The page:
God has hopes for creation that include a flourishing of justice for all. The summons and the warning both point toward God being on the side of those who need the world’s abundance to overflow to them and embrace them.
Isaiah 5:1-7 An encapsulation of God’s hope for a beautiful, abundant place for everyone and of humanity’s failure to partner faithfully with God. But how do we recognize God in distinction from the gift of God we have turned into an idol?
Luke 12:49-56 The not-so-peaceful Jesus. He’s not so peaceful because people aren’t listening to the invitation to justice and mercy. Key here is getting our eyes fixed on what God’s will is here on this earth now.
Psalm 801-2, 8-19 “God, why?”—the people. “People, why don’t you get it yet?!”-God. God wants the people to embody the justice that Jesus and the prophets summon us to. We have to be God to the world around us.
Hebrews 11:29-12:2 Jesus as the compass who points us in the direction of living out our faith. Including trust: Jesus perpetually entrusts himself into the hands of God.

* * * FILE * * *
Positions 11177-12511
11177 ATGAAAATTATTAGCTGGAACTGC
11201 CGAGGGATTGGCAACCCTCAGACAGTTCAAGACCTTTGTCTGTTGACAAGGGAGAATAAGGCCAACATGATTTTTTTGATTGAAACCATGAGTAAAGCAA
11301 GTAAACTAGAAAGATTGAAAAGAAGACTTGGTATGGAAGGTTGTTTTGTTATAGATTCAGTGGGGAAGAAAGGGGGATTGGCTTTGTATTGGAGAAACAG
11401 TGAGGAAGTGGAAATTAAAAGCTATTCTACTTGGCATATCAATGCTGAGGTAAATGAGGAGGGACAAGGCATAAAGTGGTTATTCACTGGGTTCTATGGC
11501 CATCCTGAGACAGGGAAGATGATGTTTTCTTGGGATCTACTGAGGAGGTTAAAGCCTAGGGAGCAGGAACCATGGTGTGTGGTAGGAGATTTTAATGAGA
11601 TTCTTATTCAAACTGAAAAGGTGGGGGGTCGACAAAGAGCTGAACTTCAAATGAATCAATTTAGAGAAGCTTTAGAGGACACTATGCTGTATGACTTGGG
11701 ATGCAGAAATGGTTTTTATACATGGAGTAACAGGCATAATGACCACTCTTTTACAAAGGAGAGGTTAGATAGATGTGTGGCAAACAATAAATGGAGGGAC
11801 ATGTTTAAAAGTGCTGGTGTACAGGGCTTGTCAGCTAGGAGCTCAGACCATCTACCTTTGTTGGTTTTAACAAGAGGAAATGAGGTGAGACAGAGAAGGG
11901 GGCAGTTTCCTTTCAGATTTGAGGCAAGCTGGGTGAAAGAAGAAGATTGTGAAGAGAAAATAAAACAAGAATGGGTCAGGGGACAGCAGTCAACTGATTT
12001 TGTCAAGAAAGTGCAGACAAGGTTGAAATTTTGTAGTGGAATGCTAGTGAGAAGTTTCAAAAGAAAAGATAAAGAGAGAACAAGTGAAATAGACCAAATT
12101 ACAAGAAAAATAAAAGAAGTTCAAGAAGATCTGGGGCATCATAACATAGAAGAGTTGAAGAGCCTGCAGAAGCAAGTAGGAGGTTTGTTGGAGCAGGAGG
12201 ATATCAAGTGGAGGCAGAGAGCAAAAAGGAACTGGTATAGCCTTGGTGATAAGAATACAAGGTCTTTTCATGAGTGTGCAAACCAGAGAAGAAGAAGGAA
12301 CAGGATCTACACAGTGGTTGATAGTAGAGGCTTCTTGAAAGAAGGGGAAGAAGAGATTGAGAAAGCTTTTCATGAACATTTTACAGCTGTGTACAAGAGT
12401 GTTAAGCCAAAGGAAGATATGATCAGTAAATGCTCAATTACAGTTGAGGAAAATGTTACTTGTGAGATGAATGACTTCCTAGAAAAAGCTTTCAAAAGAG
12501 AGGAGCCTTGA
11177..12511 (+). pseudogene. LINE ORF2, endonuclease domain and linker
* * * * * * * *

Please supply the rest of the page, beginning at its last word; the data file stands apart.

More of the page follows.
Kimberly Knight has spent the past several years creating intersections between her decades of experience in the technology sector and progressive Christianity. She has worked as online organizer for the Beatitudes Society and as social media consultant for The Center for Progressive Renewal. She is currently cooking an online church project that you will want to keep your eyes open for. She blogs at KimberlyKnight on the Patheos progressive channel, where she hosts conversations about being gay and Christian in America.
Daniel Kirk is a writer, speaker, and blogger who lives in San Francisco, CA. He is also serving as pastoral director for the Newbigin House of Studies in San Francisco. Daniel holds a Ph.D. in New Testament from Duke University and is the author of, Unlocking Romans: Resurrection and the Justification of God and Jesus Have I Loved, but Paul? His third book A Man Attested by God: the Human Jesus of the Synoptic Gospels, is hot off the presses. He blogs regularly at StoriedTheology.com (http://patheos.com/blogs/storiedtheology). You can follow him on Twitter @jrdkirk and on Facebook at Facebook.com/jrdkirk.